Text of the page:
After a yearslong buildup, GDPR became enforceable in 2018, and to say its impact was considerable would be an understatement, with the privacy legislation still casting a shadow of doubt on European ad tech.
As an example of the disruption, workarounds included: multiple efforts to develop cookieless technologies, with these efforts still underway, and a widespread pivot to contextual offerings. Meanwhile, some just bailed out of Europe altogether.
Four years in, lessons are still being learned, with the IAB Europe’s Transparency Consent Framework — now in its second guise after Google was an early holdout — still undergoing legal scrutiny from data protection authorities in the region.
It’s a topic that was discussed at length in booths, from the conference stage and (no doubt) in the bars surrounding Koelnmesse last week, as the first in-person Dmexco conference since the Covid-19 outbreak was hosted in Germany earlier this month.
Discussing the prospects of TFC 2.0, multiple sources, who requested anonymity given the politics involved in developing a cross-industry solution, hinted how conversations with marketers themselves (i.e. those with first-party relationships) indicate that the industry’s self-regulatory GDPR solution may require a rethink.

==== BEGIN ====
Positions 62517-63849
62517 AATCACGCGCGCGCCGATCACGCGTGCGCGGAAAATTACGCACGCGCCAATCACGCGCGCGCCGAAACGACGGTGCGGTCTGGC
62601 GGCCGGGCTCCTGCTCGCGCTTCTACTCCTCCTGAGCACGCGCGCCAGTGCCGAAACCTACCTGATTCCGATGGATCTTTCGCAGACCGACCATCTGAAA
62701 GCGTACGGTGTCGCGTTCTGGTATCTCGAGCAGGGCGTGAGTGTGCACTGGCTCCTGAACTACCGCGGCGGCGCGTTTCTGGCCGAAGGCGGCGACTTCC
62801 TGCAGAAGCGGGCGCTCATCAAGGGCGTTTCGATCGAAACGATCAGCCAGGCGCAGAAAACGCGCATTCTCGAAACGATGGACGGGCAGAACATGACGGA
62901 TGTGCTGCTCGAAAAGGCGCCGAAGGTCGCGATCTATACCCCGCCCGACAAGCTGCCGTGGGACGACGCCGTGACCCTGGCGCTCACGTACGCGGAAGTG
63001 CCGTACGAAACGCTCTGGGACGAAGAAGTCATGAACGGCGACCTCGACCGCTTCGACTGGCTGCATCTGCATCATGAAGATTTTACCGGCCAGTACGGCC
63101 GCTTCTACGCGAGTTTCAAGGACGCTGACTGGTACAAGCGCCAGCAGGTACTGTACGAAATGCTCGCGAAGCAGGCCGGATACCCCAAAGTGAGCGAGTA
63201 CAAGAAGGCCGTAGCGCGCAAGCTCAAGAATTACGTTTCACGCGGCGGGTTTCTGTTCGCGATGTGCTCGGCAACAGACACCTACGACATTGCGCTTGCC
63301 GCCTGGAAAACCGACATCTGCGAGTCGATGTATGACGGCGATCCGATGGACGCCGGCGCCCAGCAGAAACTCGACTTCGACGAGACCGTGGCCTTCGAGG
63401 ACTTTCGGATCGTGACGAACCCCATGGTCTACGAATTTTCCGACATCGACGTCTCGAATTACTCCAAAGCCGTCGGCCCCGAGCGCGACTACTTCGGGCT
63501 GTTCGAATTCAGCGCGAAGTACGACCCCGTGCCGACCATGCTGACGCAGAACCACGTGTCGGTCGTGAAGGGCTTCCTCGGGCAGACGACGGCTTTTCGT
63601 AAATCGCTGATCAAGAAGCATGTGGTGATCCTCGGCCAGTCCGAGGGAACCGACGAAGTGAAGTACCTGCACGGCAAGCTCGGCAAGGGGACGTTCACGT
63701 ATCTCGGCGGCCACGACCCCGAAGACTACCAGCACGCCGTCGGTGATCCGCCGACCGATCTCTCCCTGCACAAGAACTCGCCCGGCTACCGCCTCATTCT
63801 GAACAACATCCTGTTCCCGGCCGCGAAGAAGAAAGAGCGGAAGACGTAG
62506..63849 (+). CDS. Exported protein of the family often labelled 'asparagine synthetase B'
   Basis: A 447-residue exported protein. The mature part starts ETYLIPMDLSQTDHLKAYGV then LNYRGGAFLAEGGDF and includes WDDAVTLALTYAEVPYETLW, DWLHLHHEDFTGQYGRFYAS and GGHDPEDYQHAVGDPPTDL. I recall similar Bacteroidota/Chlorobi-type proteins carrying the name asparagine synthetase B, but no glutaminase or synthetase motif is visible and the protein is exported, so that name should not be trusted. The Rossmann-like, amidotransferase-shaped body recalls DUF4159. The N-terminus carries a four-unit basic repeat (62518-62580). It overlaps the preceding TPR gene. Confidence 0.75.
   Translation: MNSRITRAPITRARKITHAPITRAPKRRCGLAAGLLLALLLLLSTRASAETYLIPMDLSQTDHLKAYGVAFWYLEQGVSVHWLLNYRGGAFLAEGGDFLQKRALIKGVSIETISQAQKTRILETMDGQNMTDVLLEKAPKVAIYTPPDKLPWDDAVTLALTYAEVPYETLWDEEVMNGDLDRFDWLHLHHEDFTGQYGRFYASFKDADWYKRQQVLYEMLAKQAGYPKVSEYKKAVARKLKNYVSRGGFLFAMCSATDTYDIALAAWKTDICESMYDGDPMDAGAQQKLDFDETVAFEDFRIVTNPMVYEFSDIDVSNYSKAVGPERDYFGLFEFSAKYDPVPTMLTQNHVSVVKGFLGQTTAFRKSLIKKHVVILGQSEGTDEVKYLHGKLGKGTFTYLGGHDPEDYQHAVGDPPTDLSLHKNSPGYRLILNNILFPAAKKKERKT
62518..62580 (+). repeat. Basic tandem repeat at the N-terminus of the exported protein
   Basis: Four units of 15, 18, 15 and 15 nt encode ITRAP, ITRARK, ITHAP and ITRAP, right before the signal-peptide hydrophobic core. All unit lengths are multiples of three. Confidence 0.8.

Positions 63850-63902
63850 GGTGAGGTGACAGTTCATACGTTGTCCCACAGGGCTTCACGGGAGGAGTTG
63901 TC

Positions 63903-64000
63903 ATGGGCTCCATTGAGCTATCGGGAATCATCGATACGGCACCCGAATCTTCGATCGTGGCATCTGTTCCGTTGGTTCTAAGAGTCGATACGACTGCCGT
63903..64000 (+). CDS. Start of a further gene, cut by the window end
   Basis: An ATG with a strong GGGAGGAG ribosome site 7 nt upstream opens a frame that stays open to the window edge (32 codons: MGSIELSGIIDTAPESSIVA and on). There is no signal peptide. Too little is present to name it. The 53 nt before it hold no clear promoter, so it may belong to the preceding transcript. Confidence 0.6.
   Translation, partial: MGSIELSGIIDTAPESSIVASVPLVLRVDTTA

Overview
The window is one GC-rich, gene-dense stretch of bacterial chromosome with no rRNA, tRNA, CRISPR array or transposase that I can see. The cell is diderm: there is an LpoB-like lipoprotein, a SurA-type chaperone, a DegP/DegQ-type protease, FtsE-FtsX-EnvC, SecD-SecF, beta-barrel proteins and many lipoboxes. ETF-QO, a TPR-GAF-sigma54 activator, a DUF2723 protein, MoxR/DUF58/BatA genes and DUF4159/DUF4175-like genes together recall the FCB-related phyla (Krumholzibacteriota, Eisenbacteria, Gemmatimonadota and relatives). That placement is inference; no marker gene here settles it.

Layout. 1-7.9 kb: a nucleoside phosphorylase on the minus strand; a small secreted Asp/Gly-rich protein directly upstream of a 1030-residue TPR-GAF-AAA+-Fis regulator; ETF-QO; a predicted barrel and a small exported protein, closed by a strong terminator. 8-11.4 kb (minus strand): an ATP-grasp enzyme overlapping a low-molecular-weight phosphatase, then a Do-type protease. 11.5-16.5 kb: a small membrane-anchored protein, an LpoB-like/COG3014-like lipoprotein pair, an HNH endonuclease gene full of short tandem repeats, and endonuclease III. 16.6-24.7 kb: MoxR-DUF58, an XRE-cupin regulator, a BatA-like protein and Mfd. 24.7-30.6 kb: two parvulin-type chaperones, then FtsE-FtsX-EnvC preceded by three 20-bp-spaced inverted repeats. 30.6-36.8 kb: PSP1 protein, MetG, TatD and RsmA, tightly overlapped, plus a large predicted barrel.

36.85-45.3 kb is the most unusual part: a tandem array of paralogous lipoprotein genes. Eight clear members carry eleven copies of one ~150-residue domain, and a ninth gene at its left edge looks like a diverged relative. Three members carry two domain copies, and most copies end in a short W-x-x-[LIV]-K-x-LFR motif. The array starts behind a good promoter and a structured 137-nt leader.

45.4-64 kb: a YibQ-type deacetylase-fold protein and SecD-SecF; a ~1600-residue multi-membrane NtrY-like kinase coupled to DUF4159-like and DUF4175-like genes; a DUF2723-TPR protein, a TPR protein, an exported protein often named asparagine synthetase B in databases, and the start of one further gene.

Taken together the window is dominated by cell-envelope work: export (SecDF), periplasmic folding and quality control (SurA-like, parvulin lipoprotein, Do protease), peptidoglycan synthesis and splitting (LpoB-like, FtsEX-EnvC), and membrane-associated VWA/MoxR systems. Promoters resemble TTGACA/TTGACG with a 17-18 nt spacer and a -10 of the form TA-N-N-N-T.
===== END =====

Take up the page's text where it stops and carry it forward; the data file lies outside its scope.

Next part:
Philippa Snare, svp, EMEA, at The Trade Desk, told Digiday how the demand-side platform was working with both the IAB Europe and IAB Tech Lab toward a solution. “I don’t know if that requires a really strong unified solution,” she said in a veiled reference to Unified ID 2.0, “that’s managed by the industry and usurps the need for a consent framework?”
On several different fronts, Europe has proven a stumbling block for industry efforts to forge a path forward in the cookieless future with Google’s Privacy Sandbox, and even UID 2.0 frustrated in the region.
EUID…brought to you by TTD, and everybody else
GDPR has been the source of umbrage for projects’ respective backers, with The Trade Desk announcing a partnership with LiveRamp earlier this year to get its efforts in the region off the ground in a tie-up that has been labeled EUID.
Based on LiveRamp’s Authenticated Traffic Solution, EUID will attempt to negotiate the specifics of GDPR. This means that advertisers and publishers that sign up to the standard can transact on either EUID or RampID (both will be interoperable) within The Trade Desk’s DSP.
Snare told Digiday that while GDPR does “create an issue” for EUID’s rollout, she is confident it will be market-ready in 2023. “We’re already in alpha, we’ll be in beta as quickly as we can after that,” she said, speaking on the Dmexco floor. “I just don’t know when the formal release is.”
Separate sources hinted that further partnerships are in hand, but present contractual restrictions prevent The Trade Desk et al. from publicly disclosing the names of participants. Although, Snare did tell Digiday the company is working with “customers that have big CRM databases where we can start flushing data through the pipes, and checking out whether the tech works.”